Updated: Nov 30, 2021
Parents and pediatricians today are not as concerned with sterilizing bottles and water as they were a generation ago, but many are now having second thoughts in light of recent reports of contaminated city water supplies and increased concern over food safety.
For starters, always wash your hands before handling baby bottles or feeding your baby.
If you use disposable plastic bottle liners and ready-to-use formula, you still need to make sure the nipples are clean. Scrub them in hot, soapy water, then rinse to get rid of all traces of soap; some experts recommend boiling them for 5 minutes.
Always wash and thoroughly rinse and dry the top of the formula can before you open it; make sure the can opener, mixing cups, jars, spoons, and other equipment are clean.
Glass Bottles & Formula Safety If you use regular glass bottles and concentrated or powdered formula, you must make sure that the bottles and water added to the formula are germ free. You don't need to boil the bottles; you can put them, along with mixing cups and other equipment used to prepare formula, in a dishwasher that uses heated water and has a hot drying cycle. Or you can wash the bottles in hot, soapy water and rinse thoroughly. This alone should kill most germs.
Mixing with Water Water for mixing infant formula must be from a safe water source as defined by the state or local health department. If you are concerned or uncertain about the safety of tap water, you may use bottled water or bring cold tap water to a rolling boil for 1 minute (no longer), then cool the water to room temperature for no more than 30 minutes before it is used. Warmed water should be tested in advance to make sure it is not too hot for the baby. The easiest way to test the temperature is to shake a few drops on the inside of your wrist. Otherwise, a bottle can be prepared by adding powdered formula and room-temperature water from the tap just before feeding. Bottles made in this way from powdered formula can be ready for feeding because no additional refrigeration or warming would be required.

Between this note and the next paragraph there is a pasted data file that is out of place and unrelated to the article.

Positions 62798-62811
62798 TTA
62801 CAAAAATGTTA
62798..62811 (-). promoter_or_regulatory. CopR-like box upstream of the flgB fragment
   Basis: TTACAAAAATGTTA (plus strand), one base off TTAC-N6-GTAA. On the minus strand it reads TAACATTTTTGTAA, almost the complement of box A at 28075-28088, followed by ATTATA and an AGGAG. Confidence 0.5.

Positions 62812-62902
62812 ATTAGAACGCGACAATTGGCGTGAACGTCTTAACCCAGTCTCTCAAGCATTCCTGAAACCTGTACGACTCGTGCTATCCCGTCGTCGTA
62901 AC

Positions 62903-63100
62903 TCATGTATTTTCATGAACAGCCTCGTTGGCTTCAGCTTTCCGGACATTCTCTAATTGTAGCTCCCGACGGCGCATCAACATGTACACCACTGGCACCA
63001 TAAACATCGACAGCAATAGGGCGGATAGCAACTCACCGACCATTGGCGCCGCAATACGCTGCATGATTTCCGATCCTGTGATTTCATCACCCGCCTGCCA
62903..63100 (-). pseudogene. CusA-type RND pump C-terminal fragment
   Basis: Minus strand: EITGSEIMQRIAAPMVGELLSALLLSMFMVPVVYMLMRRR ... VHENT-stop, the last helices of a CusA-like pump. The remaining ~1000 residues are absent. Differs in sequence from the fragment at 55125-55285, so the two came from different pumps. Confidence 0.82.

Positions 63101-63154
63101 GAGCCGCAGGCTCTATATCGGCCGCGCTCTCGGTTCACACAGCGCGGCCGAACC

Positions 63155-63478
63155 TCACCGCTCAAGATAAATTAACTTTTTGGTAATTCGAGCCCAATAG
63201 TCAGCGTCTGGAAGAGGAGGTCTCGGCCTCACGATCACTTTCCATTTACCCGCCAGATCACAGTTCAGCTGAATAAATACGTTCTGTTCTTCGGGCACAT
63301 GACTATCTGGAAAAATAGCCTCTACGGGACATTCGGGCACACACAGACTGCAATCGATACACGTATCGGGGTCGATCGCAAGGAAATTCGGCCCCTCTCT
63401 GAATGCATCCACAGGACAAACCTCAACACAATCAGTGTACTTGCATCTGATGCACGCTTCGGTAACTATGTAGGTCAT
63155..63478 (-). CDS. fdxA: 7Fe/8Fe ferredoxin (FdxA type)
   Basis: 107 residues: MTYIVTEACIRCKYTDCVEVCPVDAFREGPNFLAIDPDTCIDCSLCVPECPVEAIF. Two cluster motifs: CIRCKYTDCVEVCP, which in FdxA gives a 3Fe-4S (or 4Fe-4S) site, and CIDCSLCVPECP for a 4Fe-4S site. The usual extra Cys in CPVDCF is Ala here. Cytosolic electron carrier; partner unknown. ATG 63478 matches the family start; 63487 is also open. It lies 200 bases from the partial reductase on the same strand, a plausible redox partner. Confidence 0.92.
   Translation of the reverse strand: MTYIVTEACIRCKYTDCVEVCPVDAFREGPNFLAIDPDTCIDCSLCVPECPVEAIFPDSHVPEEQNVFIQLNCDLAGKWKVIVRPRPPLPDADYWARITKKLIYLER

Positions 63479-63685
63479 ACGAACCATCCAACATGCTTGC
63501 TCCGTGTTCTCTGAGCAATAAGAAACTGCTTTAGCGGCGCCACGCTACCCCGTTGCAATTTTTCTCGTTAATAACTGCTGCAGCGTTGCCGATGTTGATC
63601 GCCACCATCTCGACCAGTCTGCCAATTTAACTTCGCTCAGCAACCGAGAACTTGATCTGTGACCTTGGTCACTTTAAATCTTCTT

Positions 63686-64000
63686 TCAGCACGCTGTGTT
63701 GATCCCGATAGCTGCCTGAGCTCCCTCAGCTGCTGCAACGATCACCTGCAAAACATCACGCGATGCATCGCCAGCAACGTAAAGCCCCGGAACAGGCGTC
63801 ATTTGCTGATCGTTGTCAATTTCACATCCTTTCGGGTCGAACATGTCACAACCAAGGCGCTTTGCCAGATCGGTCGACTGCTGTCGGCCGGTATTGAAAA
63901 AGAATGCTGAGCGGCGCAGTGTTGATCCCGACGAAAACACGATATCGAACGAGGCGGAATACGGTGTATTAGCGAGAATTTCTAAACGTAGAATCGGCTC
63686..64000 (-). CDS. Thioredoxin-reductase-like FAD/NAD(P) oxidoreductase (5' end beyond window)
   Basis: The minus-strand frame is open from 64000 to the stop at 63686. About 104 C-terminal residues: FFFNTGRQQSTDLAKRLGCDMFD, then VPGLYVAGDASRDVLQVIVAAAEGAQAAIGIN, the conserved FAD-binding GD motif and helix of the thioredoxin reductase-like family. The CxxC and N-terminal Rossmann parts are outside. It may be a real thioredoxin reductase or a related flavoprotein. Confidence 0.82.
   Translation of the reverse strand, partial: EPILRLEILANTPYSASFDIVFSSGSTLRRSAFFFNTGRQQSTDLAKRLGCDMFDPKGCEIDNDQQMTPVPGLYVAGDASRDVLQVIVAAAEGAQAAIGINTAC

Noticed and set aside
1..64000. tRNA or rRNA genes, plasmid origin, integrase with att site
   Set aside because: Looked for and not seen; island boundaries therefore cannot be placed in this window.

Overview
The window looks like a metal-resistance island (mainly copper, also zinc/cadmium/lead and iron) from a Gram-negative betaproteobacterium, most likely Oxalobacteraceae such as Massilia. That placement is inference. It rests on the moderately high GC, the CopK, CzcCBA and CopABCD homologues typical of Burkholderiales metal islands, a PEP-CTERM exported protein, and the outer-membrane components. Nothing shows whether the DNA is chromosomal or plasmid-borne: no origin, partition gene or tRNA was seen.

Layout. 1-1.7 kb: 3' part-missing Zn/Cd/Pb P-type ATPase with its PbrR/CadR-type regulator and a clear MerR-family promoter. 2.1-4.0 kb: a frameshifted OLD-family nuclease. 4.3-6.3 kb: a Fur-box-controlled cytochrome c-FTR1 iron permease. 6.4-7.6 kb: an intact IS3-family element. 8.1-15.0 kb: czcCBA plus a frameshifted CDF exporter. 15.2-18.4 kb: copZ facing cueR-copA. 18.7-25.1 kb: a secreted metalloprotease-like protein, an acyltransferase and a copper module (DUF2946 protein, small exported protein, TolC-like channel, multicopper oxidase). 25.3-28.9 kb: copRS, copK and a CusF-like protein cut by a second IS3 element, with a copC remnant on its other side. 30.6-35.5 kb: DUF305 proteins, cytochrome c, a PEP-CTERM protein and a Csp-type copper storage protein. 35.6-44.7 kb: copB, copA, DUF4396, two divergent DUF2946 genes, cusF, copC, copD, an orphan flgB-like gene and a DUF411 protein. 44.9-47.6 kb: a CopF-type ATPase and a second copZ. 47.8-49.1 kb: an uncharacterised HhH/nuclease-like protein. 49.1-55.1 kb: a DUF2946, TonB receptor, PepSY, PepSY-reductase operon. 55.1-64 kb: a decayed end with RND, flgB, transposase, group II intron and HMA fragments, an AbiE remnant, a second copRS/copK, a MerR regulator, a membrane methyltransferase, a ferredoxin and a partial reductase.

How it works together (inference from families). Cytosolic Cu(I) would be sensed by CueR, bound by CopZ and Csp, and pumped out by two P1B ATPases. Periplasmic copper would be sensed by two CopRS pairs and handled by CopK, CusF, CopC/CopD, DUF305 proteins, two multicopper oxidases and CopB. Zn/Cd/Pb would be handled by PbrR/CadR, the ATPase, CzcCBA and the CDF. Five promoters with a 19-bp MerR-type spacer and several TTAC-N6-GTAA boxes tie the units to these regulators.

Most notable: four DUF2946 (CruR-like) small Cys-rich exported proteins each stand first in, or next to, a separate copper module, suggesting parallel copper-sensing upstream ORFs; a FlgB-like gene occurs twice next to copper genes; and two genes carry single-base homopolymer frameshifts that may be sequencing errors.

Storing Prepared Formula
Prepared formula must be discarded within 1 hour after serving a baby.
Prepared formula that has not been given to a baby may be stored in the refrigerator for 24 hours to prevent bacterial contamination.
An open container of ready-to-feed, concentrated formula, or formula prepared from concentrated formula, should be covered, refrigerated, and discarded after 48 hours if not used.
Last Updated 8/7/2018
Source Nutrition: What Every Parent Needs to Know (Copyright © American Academy of Pediatrics 2011)
The information contained on this Web site should not be used as a substitute for the medical care and advice of your pediatrician. There may be variations in treatment that your pediatrician may recommend based on individual facts and circumstances.